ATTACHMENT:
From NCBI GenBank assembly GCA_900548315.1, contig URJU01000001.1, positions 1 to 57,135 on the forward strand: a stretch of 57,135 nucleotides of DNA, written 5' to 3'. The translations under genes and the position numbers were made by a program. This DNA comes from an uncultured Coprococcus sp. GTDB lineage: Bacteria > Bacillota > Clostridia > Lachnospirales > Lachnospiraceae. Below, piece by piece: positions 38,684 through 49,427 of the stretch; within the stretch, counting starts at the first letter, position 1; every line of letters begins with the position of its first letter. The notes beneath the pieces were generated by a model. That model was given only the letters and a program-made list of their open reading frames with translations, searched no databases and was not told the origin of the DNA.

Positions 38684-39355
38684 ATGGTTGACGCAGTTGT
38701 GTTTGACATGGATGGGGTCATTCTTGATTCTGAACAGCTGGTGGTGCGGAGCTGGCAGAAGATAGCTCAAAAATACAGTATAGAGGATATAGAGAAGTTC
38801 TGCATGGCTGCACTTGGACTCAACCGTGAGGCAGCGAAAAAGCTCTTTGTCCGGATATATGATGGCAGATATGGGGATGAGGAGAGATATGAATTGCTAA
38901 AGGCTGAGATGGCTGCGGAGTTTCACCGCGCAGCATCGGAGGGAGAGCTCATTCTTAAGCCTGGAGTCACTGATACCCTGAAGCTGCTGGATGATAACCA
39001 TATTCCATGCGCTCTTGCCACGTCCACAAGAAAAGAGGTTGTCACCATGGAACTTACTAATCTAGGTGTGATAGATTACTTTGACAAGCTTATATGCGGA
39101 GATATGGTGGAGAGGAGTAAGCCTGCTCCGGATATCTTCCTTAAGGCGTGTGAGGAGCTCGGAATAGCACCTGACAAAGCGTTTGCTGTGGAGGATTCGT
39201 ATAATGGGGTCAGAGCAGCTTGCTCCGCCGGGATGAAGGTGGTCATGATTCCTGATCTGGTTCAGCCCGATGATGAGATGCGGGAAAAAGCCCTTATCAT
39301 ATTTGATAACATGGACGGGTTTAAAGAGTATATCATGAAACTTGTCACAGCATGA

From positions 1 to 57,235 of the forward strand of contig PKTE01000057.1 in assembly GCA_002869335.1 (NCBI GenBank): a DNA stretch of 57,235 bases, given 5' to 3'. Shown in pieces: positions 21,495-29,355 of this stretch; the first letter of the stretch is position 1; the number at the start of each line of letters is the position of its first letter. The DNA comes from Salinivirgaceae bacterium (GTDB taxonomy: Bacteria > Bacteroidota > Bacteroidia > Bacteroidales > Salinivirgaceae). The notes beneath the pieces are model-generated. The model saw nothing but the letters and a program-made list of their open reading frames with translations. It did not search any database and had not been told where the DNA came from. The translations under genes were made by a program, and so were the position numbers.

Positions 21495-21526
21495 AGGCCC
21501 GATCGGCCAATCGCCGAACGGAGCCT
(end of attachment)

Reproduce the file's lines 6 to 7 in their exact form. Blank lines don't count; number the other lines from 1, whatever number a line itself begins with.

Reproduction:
38901 AGGCTGAGATGGCTGCGGAGTTTCACCGCGCAGCATCGGAGGGAGAGCTCATTCTTAAGCCTGGAGTCACTGATACCCTGAAGCTGCTGGATGATAACCA
39001 TATTCCATGCGCTCTTGCCACGTCCACAAGAAAAGAGGTTGTCACCATGGAACTTACTAATCTAGGTGTGATAGATTACTTTGACAAGCTTATATGCGGA